In progressive politics there’s an age-old split between reformists and revolutionaries, and this shows up in the HIV response as well – LGBTIQ health advocates and policy-makers don’t always get along with queer activists and researchers. But as the HIV response demonstrates, you always need both. At the onset of the AIDS crisis, there was a sizeable homosexual contingent in the public service, and there were unionists, gay liberationists and feminists with skills in organising people to protest. And while they fought with each other, they were effective in combination – media pressure stirred up by protestors and radicals created political problems that reformists and policy-makers could offer to solve. You’d better believe there was quiet informal coordination over beers, especially when organisers like Phil Carswell became public servants, working with political allies like Neal Blewett and policy entrepreneurs like Bill Bowtell.
The great scholar of how policy changes happen, John Kingdon, argued that major change happens when three main systems that operate in very different ways coincidentally align – the problem stream (researchers and advocates), the policy stream (policy-makers who compare solutions) and the politics stream (politicians and the media). There are no solutions without first having a clear sense of a problem and political pressure to fix it. I’ve worked in a few different sectors – not just HIV but viral hepatitis, sexual and reproductive health, migrant and refugee health, and cancer screening. And nearly all the non-HIV sectors try to work quietly and politely within the process. (And often complain about why HIV gets all the attention.) But increasingly, that’s how HIV funded organisations work as well. It’s a recipe for declining relevance.
When the TGA announced a proposal to reschedule alkyl nitrites – the volatile ingredient in ‘poppers’ – there was outcry among gay men and queer people. There was community and mainstream media coverage. Steve Spencer got himself pictured shirtless in the newspaper showing off his tattoo of an amyl bottle, and quickly started a Change.org petition with help from Nic Holas, creating a focal point for community anger. Prof Kane Race crowdsourced a quick and dirty cultural history of amyl using his Facebook page and the Unharm Queer Community Forum, before developing a nuanced account of its historical and contemporary cultural significance. It even became an issue in Reason Party candidate Jarryd Bartle’s campaign for the Victorian seat of Albert Park, currently held by Minister for Mental Health and Equality Martin Foley.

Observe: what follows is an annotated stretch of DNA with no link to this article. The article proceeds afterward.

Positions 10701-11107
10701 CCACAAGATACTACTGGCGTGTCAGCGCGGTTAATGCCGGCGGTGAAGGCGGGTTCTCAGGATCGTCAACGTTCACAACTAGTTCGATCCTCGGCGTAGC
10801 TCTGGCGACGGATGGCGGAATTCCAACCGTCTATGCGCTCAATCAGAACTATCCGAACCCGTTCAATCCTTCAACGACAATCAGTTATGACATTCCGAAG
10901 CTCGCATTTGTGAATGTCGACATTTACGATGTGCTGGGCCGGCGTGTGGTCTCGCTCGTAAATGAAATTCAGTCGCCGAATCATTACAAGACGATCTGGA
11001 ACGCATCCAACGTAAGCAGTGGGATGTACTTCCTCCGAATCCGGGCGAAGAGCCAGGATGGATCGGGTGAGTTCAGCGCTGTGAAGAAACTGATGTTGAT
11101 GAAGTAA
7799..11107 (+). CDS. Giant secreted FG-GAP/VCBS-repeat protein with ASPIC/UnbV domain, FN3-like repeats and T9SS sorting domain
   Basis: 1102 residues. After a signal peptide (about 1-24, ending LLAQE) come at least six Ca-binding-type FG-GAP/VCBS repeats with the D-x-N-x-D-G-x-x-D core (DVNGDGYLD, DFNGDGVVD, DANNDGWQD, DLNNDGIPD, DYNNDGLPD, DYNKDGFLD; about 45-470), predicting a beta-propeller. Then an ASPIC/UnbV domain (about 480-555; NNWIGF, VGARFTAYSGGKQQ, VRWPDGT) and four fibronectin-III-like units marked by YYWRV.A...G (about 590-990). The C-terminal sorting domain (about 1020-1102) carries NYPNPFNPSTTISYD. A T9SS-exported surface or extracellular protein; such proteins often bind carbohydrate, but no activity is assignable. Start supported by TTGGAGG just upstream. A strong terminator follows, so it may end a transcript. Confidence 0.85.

At the same time I was working on a joint submission with public health researcher Julien Tran, sexual health physician Dr Vincent Cornelisse, Prof Kane Race and LGBTQIA+ health and human rights advocate Paul Kidd. You can read the submission here. Our goal was to write in language the TGA decision-makers might be able to hear – technical, evidence-based, paying attention to the legislative constraints on the decision-making process and considerations. This is the most basic principle of health promotion: meet your audience where they’re at. But at the same time, we wanted to shift the issue off the fairly narrow ‘track’ it was on, into a forum where it might be possible to talk about the benefits and purposes of ‘poppers’ use.
By conducting a review of the medical literature, we were able to show that cases of maculopathy and vision loss only emerged after an EU decision to ban the most common ingredient in ‘poppers’ (on the flimsiest of evidence). It made for a pretty striking graph:
A couple of weeks ago, Vincent called to say the TGA had asked him to come and present to a joint session of the two committees that advise the Department of Health on scheduling decisions – specifically to talk about the clinical experience and community perspective. As a paid-up member of the Australian ‘partnership’ approach to HIV, he encouraged the TGA to invite me along to speak from the community perspective. So today, at the frankly homophobic hour of 9AM, we’re presenting for ten minutes – arguing for a regulatory approach that acknowledges cultures of care and harm reduction among queer people and partygoers, along with a more limited ban on the one chemical (isopropyl nitrite) that causes vision loss, and accurate instructions on product packaging – no more ‘do not inhale’!
Click to view our presentation:
Also, here’s a media release we’ve put out, in which we acknowledge the work of queer advocates like Steve and Nic in drawing media and public attention to the proposal to ban poppers. (A side note from my perspective as a PhD researcher studying engagement: it’s interesting how quiet the funded HIV and LGBT health organisations were about the ban.) Let’s hope the TGA advisory committees and decision-maker are open to considering alternatives to prohibition that address all the risks without criminalising up to 90,000 gay men and countless other queer people and partygoers. And if not – our community knows how to fight.